Another bonus? Mr. Fraser noted that more modern Wi-Fi systems should have longer life spans because the companies sometimes relied on different revenue streams, like selling subscriptions to network security services.
Coffee shops, restaurants, bookstores, airports, hotels, and other public places often provide free access to wireless Internet hotspots. But along with that convenience comes the danger of being digitally mugged. Here are some some simple tips you can use to make sure you’re not broadcasting your business to snoops and hackers while using Wi-Fi hotspots…
Understanding Wi-Fi Security Risks
While you’re sipping that latte and working on a business plan, someone at the next table, or in a car outside, may be stealing sensitive data from your laptop through the same wireless hotspot you are using. As you browse your email, someone nearby may be reading along with you. And you may never know your digital pocket has been picked. This is why it’s important to understand wireless hotspot security and use it wisely.
Unsecured wireless networks are convenient – you don’t have to enter a password, just fire up your laptop, tablet, or smartphone and let it connect to the wide-open wireless network. But anyone within range of that network can do the same, and without an encrypted connection you may be vulnerable to data theft.
It’s also a good idea to enable the firewall built into your laptop, even when using secured hotspots. A personal firewall can protect your data against other hotspot users. If you are connecting via Wi-Fi on a Windows computer, choose the “Public” option when asked what type of network you’re on.
I also recommend that you disable file and printer sharing on your laptop before going out in public with it. Whatever data you allow to be shared on a network is available to other users of a wireless hotspot.
Extra Layers of Wi-Fi Security
A few years ago, a group of Internet professionals, all of them sporting laptops with wireless connections to the hotel’s access point. On the second day of the conference, one of the attendees put up a slide showing logins and passwords from a dozen of the attendees. Needless to say, many jaws dropped open! He was running a “Wi-Fi sniffer” to spy on the internet traffic floating around in the air. Fortunately, he was a trusted colleague, and was nice enough to tell the group that they were caught with our virtual pants down.
If you use any website that requires you to login with a username and password, or has a form where you must enter personal information, look for the “https” in the website address. As long as you’re on a page with an address that begins with https, the data you send and receive is protected from sniffers and snoopers. That little “s” is your assurance that your connection is encrypted. It’s becoming more common, but not all sites use it.
If you use Outlook, Thunderbird or another desktop email program, adjust your account settings to require a secure connection when sending or receiving mail. Check with your Internet provider for help setting up a secure email connection.
Your connection is almost always encrypted when using online banking, or making a purchase on the web. But other venues, such as online forums or your web-based email may NOT use an encrypted connection. Gmail, Yahoo Mail, Hotmail/Outlook.com, and Facebook are fully encrypted, so you’re safe there. (For mobile users, the Gmail app on Android smartphones and tablets is secure, as is the Mail app on Apple iPhone/iPad.)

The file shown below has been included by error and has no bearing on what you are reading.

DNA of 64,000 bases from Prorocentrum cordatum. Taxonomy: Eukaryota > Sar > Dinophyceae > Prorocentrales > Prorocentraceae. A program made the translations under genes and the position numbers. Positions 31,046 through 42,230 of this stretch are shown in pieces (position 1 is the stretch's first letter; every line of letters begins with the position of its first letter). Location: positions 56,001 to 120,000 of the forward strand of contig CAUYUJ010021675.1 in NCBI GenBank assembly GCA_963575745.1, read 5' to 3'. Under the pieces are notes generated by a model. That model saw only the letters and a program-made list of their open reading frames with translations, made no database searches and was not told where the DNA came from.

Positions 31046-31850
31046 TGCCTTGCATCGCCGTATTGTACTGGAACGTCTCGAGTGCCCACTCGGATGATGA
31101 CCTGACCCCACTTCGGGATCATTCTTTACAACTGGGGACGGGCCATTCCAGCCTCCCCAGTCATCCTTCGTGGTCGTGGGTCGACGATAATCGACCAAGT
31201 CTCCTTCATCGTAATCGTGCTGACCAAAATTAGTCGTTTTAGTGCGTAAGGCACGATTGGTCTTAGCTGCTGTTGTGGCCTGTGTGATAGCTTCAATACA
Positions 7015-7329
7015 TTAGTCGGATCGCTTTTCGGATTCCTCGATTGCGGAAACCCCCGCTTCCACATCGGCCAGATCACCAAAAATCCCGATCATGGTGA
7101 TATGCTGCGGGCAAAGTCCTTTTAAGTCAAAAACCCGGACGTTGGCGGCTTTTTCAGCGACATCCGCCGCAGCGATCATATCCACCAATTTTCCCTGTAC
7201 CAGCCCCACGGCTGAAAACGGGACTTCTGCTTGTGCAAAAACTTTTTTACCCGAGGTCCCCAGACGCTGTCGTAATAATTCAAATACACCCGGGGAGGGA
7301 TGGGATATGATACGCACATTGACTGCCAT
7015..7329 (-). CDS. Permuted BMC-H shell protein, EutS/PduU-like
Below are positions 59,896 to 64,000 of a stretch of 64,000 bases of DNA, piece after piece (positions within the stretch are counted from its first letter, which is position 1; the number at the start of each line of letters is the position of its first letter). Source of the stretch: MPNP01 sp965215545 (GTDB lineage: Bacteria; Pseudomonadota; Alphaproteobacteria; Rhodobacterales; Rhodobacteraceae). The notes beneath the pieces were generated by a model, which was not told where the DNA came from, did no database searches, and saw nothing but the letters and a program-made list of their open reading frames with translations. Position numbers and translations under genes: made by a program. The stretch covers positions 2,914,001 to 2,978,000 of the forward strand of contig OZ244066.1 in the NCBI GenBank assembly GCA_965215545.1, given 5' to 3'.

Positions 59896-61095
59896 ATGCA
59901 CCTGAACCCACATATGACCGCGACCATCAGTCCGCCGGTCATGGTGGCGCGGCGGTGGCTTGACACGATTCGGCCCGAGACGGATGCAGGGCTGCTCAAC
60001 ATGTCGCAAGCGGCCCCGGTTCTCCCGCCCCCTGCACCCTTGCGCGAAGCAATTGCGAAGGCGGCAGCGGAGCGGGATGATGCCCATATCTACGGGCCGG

What does all this mean? If you don’t see HTTPS in the address bar of your browser, anything you read or post online, as well as any email you send or receive while using a public Wi-Fi connection may be exposed. If you enter a username and password on a website that doesn’t offer HTTPS encryption, it’s the equivalent to holding up a sign with your login credentials.
Remote Access and Other Wi-Fi Security Tips
If your employer has a Virtual Private Network (VPN), use it for all communications when on Wi-Fi. A VPN encrypts all data passing through it so that even if data is intercepted it cannot be read. If you’re not on company business, use one of the free remote access services to protect your data against thieves. You can use these tools to connect to your home computer, and do your surfing through your own secure internet connection.
Consider disabling your device’s Wi-Fi adapter when it’s not in use. This prevents your device from automatically connecting to any wireless hotspot you may pass. On smartphones, this will be found in the Settings dialog. Most laptops have a button or switch that makes enabling and disabling a Wi-Fi adapter quick and easy. You’ll also conserve battery power by turning off the Wi-Fi when it’s not needed.
Oh, and there are the “shoulder surfers” to watch out for. Just like when you’re entering your PIN code at an ATM, you need to keep an eye open for anyone who might be glancing over your shoulder while you hunt and peck. You can use two fingers when entering a pin or password… one presses the correct key and other is a decoy. So even if someone was watching from across the street with binoculars, it’s almost impossible to steal a password.
Wireless hotspots are essential these days. But just as you wouldn’t sit in a cafe with your wallet open on the table, you shouldn’t leave your laptop or other mobile device wide open to thieves. If you must use public Wi-Fi in an airport, coffee shop, or hotel room, awareness and encryption are paramount. If the web address displayed by your browser starts with HTTPS, you’re safe. If not, everything is potentially exposed to hackers or snoops in the vicinity.
Simply put, cloud computing is computing based on the internet. Where in the past, people would run applications or programs from software downloaded on a physical computer or server in their building, cloud computing allows people access to the same kinds of applications through the internet.
When you update your Facebook status, you’re using cloud computing. Checking your bank balance on your phone? You’re in the cloud again. Chances are you rely on cloud computing to solve the challenges faced by small businesses, whether you’re firing off emails on the move or using a bunch of apps to help you manage your workload.
In short, cloud is fast becoming the new normal. By the end of 2015 it’s estimated that 90% of UK businesses will be using at least one cloud service.